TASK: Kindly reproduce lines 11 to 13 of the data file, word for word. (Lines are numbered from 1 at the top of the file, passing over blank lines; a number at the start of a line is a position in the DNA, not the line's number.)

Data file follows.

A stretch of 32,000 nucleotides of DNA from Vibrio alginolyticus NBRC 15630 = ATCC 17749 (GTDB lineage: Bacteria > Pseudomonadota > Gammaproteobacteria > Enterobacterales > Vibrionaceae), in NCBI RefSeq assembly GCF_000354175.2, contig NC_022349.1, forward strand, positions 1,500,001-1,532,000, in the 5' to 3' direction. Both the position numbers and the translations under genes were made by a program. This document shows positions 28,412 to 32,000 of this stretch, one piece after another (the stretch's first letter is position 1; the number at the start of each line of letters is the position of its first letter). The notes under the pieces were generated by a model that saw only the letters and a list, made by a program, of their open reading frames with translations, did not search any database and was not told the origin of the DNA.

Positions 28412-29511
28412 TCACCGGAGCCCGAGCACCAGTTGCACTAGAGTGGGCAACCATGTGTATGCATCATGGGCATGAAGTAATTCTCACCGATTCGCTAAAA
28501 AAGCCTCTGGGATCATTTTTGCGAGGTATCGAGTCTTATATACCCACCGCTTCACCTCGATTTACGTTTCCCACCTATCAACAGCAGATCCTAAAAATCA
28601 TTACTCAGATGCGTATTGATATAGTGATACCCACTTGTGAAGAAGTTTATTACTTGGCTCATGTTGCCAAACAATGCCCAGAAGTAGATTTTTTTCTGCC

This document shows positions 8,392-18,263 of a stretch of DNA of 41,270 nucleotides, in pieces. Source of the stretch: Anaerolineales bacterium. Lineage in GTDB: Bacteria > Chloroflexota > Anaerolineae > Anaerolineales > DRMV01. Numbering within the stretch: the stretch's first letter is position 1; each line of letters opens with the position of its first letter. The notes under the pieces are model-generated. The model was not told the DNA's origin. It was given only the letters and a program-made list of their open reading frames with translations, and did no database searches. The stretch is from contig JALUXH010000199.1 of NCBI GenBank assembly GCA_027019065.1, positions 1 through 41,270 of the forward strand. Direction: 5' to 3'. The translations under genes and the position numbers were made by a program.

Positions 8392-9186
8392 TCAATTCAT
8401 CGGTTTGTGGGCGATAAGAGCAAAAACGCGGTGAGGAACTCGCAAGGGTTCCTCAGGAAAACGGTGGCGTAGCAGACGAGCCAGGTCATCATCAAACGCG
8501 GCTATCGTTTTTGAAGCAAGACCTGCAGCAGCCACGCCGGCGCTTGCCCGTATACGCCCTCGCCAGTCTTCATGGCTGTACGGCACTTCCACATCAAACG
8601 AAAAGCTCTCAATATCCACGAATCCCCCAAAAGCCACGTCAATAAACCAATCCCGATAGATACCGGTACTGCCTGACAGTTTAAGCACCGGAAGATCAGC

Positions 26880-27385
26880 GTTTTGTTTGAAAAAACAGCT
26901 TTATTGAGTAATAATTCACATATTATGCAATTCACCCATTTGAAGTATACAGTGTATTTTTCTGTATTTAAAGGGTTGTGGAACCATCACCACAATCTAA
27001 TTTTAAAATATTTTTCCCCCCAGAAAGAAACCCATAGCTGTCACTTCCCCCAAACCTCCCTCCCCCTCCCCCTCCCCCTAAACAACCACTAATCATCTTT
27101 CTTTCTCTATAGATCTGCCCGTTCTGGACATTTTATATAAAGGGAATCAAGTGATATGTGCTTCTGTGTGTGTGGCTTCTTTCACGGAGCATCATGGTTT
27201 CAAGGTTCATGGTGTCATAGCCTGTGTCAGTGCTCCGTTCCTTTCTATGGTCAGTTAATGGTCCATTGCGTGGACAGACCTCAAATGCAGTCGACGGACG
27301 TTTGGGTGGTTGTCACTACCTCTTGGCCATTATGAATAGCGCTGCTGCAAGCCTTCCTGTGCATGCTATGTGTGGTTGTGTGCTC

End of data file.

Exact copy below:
8601 AAAAGCTCTCAATATCCACGAATCCCCCAAAAGCCACGTCAATAAACCAATCCCGATAGATACCGGTACTGCCTGACAGTTTAAGCACCGGAAGATCAGC

Positions 26880-27385
26880 GTTTTGTTTGAAAAAACAGCT